Even when financially prepared for retirement, many people are unprepared for the psychological and social changes that occur. Caravanning or travelling is one way many people are choosing to enjoy their retirement days.
Here are some tips for retaining a sense of purpose and pleasure in life after work, especially as we are living 20-30 years longer than people did 100 years ago. “They say 70 is the new 50. I like that”, writes Eva Bennett.
1. Make a bucket list
This helps to give you a sense of purpose and a reason to get up every morning. It is never too late to start a bucket list, but the earlier you start one the better. So start a your list of all the places you’d like to see and the things you’d like to experience.
Studies have shown that less than 40 per cent of people retire when they planned to. I have found, time and time again, that the people who had a bucket list of a variety of interests while they were still working, transitioned into retirement more smoothly than those who didn’t have one.
Men in particular, can lose their sense of identity and self-worth when they retire from full- time work, so developing a bucket list along the way, can ease this perception and give meaning to this new stage of life. Re-invent yourself. Use the skills and talents you have developed over the years to share with others by joining groups and volunteering.
2. Use your money wisely
When you know what you want in this new stage of your life, your financial planning will be more effective, especially as we are living longer. One thing I have learnt, both through other people’s stories and my own experiences, is that as we get older, using our money for experiences rather than material things becomes more meaningful and adds to our quality of life. Especially when family members and close friends have passed away and we re-assess just what is important in our lives.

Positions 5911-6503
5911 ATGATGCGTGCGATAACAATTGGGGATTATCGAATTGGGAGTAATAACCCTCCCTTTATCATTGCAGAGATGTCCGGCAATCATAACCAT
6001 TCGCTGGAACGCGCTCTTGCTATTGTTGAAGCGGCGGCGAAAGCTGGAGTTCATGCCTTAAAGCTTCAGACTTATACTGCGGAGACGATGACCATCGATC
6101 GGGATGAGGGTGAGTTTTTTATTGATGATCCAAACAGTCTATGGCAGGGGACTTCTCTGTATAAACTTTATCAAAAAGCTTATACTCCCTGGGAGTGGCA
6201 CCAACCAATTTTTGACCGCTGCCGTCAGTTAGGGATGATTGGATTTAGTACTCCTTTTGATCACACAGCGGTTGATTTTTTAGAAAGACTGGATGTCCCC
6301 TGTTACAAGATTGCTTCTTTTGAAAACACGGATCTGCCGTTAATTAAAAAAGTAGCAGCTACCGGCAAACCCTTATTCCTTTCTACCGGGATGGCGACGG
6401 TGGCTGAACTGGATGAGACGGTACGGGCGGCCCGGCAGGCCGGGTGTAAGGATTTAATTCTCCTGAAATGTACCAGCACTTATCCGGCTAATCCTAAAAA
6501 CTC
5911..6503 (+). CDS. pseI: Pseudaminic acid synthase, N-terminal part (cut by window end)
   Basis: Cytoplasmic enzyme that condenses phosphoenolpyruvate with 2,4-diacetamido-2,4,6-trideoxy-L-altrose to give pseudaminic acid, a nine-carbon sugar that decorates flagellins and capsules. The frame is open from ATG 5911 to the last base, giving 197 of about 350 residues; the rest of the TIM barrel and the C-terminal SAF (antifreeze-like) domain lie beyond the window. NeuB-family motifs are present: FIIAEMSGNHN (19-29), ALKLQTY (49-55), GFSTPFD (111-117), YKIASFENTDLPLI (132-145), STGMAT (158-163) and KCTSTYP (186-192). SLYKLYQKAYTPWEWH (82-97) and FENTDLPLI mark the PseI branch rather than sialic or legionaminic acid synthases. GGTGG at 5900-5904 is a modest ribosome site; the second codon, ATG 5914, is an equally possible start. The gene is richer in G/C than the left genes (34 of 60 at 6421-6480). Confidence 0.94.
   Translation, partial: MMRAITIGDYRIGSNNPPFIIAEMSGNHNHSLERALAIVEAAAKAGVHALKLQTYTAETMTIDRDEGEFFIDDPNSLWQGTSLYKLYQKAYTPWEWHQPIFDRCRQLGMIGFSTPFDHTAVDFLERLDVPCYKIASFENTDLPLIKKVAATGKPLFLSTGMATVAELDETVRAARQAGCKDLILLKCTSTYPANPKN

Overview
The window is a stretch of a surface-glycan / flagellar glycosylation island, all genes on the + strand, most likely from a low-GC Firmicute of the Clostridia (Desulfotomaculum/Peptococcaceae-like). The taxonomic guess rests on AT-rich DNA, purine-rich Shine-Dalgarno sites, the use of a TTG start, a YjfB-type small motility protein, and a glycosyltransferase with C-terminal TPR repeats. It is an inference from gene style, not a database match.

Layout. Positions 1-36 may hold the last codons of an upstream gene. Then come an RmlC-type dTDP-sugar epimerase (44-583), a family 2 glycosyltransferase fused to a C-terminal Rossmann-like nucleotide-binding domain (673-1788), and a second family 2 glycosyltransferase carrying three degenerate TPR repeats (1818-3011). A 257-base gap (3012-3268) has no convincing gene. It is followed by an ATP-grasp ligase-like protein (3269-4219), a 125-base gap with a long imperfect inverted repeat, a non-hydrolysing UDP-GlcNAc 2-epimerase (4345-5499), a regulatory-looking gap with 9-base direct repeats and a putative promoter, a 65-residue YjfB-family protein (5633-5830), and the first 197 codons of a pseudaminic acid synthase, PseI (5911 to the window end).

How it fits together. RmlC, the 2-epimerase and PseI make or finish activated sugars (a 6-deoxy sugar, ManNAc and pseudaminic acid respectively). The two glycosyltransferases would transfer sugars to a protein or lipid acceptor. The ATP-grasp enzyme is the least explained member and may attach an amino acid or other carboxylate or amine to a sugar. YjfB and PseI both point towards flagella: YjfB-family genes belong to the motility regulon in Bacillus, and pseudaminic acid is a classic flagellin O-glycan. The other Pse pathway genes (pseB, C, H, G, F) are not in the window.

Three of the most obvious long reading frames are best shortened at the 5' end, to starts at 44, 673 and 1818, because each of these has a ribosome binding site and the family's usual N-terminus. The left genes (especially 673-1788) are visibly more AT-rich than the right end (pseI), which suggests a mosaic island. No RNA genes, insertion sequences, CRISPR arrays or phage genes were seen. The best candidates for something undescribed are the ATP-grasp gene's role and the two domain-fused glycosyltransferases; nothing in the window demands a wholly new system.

For example, if you plan to go caravanning, make sure you choose options that are within your means and will allow you to be financially comfortable. If a brand new big rig is out of your reach, buy second hand, rent or stay in cabins that are available in caravan holiday parks.
3. Keep your mind fit
Just because we stop working, doesn’t mean we need to stop learning. We don’t ‘lose our marbles’ because we are getting older, especially if we keep using our brain. You’ll find plenty of opportunities for problem solving and trying new things if you take to the road for any length of time – it’s half the fun!
A wonderful provider of learning opportunities for seniors, is U3A –University of the Third Age. U3A offers a variety of courses, all conducted by volunteers – a great way to share the special skills and talents you have.
4. Keep your body fit
To slow down the ageing process and keep you healthy, one of the best physical activities you can do is, taking a daily walk, unless it’s pouring rain of course. A 30-40min walk in the fresh air keeps the body parts moving, clears the head and can prevent dementia. As you travel, exploring local walks and attractions on foot is a pleasurable way to sightsee.
While walking, focus on deepening your breath and focussing on what is good in your life. This helps to keep you more positive and reduce depression. Walking with a friend, walking the dog or being part of a walking group adds variety to your walks. You can also add variety by doing other physical activities like playing tennis, bowls, golf and swimming.
5. Have fun
Our social health is as vital as our physical and mental health. This 5th secret is the ‘icing on the cake’. When we join groups, meet new people and share interests it is easy to have fun. We are much less likely to get depressed and life in retirement becomes something to enjoy, rather than dread. Plus you will slow down the ageing process, feel younger and maintain better health.
Article from Let’s Go Caravan & Camping